by Christy Gualtieri
Whack-whack. Whack-whack. Whack-whack.
The windshield wipers streaked across the glass, wiping away the fat snowflakes that fell, quicker by the minute, from the gray-blanket sky.
My mother was dying. She’d been unconscious most of the day in her hospice-facility room, and I wondered if it was snowing there, too. Whack-whack. My brother had called me last night, the call, and my husband and I made the plan to make the six-hour drive out to see her one last time, figuring it’d be the end.
Currently, I was parked in the funeral home parking lot located across the street from my son’s school. On non-funeral days, the director allows parents to wait in their lot if parking is scarce on the street, and I was grateful for it on a snowy day like this.
A black SUV pulled into the space next to mine, and I recognized the driver as one of the other moms from school. We’d been friendly since the school year began, running into each other at Target or waiting outside the school door in better weather, cracking jokes before the kids were let out.
I waved. I had shared with her at drop-off earlier that morning that my mom wasn’t doing so well.
“Are you going to go out there?” she had asked.
“It’s a long drive,” she sympathized.
I’d nodded again. “Yeah, we stop for about an hour halfway through the trip. As a bonus, though, it’s usually always at a McDonald’s, so that’s always fun.”
“Gotta love McDonald’s,” she said.
“I have to say, watching a parent suffer through cancer is tough, but something about the Golden Arches makes it all right,” I deadpanned.
She’d smiled. “Well, I’m off to the store. Need anything?” When I shook my head she waved. “See you at pick up.”
She stepped out of her car, the snow billowing, and I followed suit. We walked across the street and waited for the kids. I tried not to think about my mom, focusing instead on the seemingly hundreds of other things I had to keep my mind on.
“Oh, here,” the other mom said, handing me a small pink gift bag. “I picked this up for you.”
I took it. “Thank you,” I said, surprised. I was about to open it when our kids came down the ramp that led out of the school, and in my distraction wasn’t able to open it while she was still standing there.
She waved when we got back to our cars and I hurriedly buckled my son in, in between asking him questions about how his school day went and his immediately asking for a snack.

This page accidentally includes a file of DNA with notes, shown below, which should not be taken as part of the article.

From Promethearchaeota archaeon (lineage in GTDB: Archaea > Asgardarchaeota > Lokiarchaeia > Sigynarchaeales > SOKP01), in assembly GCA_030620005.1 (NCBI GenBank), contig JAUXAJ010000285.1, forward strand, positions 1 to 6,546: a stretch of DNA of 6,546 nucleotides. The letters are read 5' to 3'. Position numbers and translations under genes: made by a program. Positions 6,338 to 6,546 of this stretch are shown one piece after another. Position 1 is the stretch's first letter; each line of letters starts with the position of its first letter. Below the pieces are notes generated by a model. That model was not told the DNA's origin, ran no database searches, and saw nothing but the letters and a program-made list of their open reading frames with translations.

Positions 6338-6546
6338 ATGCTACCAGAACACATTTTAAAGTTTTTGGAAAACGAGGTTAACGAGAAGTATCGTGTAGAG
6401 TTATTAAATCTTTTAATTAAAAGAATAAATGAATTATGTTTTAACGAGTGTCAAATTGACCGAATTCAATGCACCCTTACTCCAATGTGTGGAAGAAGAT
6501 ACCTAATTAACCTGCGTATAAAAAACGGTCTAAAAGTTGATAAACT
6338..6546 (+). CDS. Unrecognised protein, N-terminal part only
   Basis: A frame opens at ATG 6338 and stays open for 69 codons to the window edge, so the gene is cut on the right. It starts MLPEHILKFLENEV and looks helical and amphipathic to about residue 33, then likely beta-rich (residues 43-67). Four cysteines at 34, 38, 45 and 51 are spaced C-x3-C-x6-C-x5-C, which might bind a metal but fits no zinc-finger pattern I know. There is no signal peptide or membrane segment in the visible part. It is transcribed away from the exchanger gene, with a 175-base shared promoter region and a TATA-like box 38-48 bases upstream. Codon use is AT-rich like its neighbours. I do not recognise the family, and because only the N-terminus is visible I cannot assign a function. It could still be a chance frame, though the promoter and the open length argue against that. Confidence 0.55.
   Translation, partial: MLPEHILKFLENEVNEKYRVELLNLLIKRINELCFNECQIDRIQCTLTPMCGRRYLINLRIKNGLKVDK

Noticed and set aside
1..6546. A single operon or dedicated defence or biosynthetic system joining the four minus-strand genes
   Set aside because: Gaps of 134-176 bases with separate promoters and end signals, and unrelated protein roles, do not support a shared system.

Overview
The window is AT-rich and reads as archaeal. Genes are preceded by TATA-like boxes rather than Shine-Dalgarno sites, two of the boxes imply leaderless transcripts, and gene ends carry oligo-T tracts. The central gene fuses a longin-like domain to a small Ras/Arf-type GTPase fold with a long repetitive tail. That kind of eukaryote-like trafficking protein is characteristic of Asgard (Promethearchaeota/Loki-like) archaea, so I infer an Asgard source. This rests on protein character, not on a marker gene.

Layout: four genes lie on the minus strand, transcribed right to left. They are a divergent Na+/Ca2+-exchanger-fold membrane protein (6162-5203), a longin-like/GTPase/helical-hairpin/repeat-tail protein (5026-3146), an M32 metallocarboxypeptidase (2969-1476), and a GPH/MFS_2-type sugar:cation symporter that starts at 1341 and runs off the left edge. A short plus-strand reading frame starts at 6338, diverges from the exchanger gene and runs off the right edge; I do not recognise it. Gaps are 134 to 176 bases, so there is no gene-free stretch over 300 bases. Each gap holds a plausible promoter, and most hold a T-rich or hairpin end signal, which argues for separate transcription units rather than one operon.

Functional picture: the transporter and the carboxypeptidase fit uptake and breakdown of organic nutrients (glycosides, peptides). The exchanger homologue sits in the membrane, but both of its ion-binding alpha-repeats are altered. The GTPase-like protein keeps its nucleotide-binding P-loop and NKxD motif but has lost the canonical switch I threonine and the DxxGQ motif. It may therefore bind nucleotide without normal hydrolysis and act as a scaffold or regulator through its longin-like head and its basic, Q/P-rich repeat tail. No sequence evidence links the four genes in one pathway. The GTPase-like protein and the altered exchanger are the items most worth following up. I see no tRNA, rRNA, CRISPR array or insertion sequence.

“What’s that, mommy?” he asked me, looking at the small pink bag.
“It’s a present for mommy,” I told him, closing the door and walking around to my side. I adjusted my coat, turned on the car and the heat, and opened the bag. Inside was a smaller bag of chocolate truffles and a McDonald’s gift card.
One of my favorite TV miniseries ever, HBO’s wartime epic Band of Brothers, featured a scene so similar to this moment. The Army company’s medic, burnt-out and almost in despair from the horrors of his job, gets a bar of chocolate from a nurse in a neighboring town. He doesn’t eat it, but takes it out of his pocket to give it a sniff every once in a while, remembering her kindness in providing a moment of normalcy in the chaos. I’d always liked that scene, but now I felt as though I fully understood it.
I had been given that moment too, and as small as that gesture was, it meant so much.
My mother would die five days later, but it would not be snowing. My family and I would make the drive, stop at the McDonald’s, and make it to the hospice room where my mother was in time to see her briefly wake up and recognize that we were there. I would stay there for two days and nights, walk the halls with my young daughter in her stroller, trying to get her to nap. I’d drink too much cafeteria coffee and would get to know the kitchen staff. The nurses would work so hard, and in the end, after my mother died, everything would come together so well, and she’d have an excellent send-off to what lies beyond.
But for now, there was only this moment in my car, with my impatient preschooler and my sleeping infant. I opened up the bag of truffles and took one out. I briefly held it to my nose and then unwrapped it. I turned on the windshield wipers.
We set off.
Until next time, be well!
Christy Gualtieri is a freelance writer specializing in pop culture, religion, and motherhood. She lives in Pittsburgh with her husband and son, blogs at asinglehour.wordpress.com, and tweets @agapeflower117. Follow PghPsych on Facebook and Twitter for daily updates, inspirational quotes, articles, and different events and causes related to good mental health!